We still don't know for sure if these Martian ice deposits flow like Earth's glaciers. Knowing how fast they flow (if at all!) would help us understand more about the climate of Mars and how it has changed over time.

This image shows one of these icy lobate features wrapping around a small hill. There is an unusual texture on the ice at the base of this hill that people have called “brain terrain.” This strange-looking surface might be related to flow of the ice, but we still don't have a definite explanation for this mystery.

This is a stereo pair with ESP_032875_2195.

Photo credit: NASA/JPL/University of Arizona

Note: This location is on the edge between Arabia Terra to the south and Deuteronilus Mensae to the north.

Friday, September 20, 2013

Dunes in Bogia Crater

This VIS image shows the dunes on the floor of Bogia Crater, a crater in Hellas Planitia.

Orbit Number: 51480 Latitude: -44.3424 Longitude: 83.1185 Instrument: VIS Captured: 2013-07-22 19:25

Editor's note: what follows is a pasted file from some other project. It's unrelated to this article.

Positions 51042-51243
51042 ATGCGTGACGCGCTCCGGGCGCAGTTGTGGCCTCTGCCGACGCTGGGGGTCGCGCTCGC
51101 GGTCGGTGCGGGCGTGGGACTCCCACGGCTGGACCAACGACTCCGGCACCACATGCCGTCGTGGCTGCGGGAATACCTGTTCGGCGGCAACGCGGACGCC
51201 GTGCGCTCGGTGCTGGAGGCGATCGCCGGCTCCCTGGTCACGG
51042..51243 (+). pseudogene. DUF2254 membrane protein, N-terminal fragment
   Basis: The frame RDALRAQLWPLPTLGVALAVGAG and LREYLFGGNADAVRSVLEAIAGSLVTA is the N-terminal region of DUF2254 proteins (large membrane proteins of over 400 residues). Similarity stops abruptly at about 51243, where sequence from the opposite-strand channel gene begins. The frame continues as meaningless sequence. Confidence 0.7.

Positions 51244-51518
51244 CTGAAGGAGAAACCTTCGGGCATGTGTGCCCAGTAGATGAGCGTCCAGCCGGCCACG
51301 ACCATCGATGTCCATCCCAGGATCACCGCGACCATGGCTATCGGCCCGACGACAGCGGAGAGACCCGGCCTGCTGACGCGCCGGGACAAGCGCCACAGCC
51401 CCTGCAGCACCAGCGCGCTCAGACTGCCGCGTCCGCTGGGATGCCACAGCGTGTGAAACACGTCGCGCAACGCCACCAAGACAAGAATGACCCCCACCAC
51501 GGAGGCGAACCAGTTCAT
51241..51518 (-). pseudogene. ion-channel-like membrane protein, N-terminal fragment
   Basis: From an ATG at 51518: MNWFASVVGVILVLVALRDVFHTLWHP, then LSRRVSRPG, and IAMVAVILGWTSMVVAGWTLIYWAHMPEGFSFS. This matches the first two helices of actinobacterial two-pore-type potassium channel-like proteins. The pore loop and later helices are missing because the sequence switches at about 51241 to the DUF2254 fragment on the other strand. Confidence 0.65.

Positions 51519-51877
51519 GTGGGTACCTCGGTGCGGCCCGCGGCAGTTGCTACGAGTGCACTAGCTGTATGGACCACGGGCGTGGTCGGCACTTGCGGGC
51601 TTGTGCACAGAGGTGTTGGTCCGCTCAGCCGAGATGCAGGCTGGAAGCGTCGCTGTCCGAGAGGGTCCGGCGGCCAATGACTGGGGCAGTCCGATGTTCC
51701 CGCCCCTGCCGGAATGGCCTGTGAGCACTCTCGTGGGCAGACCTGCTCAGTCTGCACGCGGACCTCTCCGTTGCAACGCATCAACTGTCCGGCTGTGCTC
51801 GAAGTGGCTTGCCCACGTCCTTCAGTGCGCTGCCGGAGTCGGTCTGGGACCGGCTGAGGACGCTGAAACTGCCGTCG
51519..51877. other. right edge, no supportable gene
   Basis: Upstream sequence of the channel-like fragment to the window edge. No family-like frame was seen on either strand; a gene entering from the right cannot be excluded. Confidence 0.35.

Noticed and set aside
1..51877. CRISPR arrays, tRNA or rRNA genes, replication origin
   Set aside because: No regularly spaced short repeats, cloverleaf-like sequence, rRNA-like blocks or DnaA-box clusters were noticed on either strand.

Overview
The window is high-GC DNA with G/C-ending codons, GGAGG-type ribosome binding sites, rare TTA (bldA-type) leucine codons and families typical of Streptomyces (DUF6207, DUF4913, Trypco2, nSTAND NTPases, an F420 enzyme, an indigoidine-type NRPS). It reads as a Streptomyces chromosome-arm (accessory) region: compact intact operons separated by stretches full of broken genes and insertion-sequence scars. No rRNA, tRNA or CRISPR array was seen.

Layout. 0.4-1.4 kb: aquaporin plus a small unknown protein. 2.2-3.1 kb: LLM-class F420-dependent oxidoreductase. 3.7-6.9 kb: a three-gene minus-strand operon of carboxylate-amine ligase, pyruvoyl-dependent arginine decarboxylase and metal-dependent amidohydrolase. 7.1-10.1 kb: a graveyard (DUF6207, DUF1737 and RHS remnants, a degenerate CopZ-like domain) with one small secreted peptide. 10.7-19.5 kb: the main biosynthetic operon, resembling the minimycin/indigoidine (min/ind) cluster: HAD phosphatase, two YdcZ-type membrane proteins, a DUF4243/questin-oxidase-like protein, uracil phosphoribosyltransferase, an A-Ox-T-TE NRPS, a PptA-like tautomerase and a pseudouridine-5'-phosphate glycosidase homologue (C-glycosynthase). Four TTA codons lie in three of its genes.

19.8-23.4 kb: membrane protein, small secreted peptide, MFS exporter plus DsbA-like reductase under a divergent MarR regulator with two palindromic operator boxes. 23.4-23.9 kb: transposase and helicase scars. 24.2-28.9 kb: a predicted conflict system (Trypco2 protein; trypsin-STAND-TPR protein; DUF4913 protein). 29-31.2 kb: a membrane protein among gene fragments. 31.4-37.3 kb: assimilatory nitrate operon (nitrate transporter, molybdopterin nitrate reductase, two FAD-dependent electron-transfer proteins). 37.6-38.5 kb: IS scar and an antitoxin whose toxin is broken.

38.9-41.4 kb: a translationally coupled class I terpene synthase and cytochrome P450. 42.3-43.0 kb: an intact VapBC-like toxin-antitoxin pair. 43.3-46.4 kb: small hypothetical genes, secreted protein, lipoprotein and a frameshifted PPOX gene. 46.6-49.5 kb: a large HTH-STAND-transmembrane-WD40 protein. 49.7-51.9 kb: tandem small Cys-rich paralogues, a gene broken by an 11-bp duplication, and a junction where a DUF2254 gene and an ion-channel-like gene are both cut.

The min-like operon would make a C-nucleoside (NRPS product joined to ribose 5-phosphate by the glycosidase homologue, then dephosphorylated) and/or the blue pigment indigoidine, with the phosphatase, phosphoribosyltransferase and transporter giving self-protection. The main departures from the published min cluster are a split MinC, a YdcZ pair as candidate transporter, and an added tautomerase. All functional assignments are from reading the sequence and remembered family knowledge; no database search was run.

Photo credit: NASA/JPL-Caltech/Arizona State University

Sinuous Ridge in Medusae Fossae

At this location is an exceptionally long sinuous ridge, possibly an inverted fluvial feature, that cuts across newly mapped geologic units of the Medusae Fossae Formation.

In the eastern part of the image, the sinuous ridge appears in a manner that suggests erosion of the surrounding landscape. Interestingly, this fluvial feature has no elevation within and to the west location, indicating that fluvial activity may have occurred within this material before widespread erosion.

With HiRISE resolution, we might be able to have more information on the timing of fluvial activity and its relationship to the history of the Medusa Fossae formation.

Photo credit: NASA/JPL/University of Arizona

Note: For more information, see PIA17574: Sinuous Ridge Cutting Across Geologic Units of the Medusae Fossae Formation.

Thursday, September 19, 2013

Candor Chasma

This VIS image shows a portion of Candor Chasma.

Orbit Number: 51473 Latitude: -6.36614 Longitude: 290.738 Instrument: VIS Captured: 2013-07-22 05:23

Photo credit: NASA/JPL-Caltech/Arizona State University

Wednesday, September 18, 2013

Darwin Outcrop at Waypoint 1

For at least a couple of days, the science team of NASA's Mars rover Curiosity is focused on a full-bore science campaign at a tantalizing, rocky site informally called "Darwin."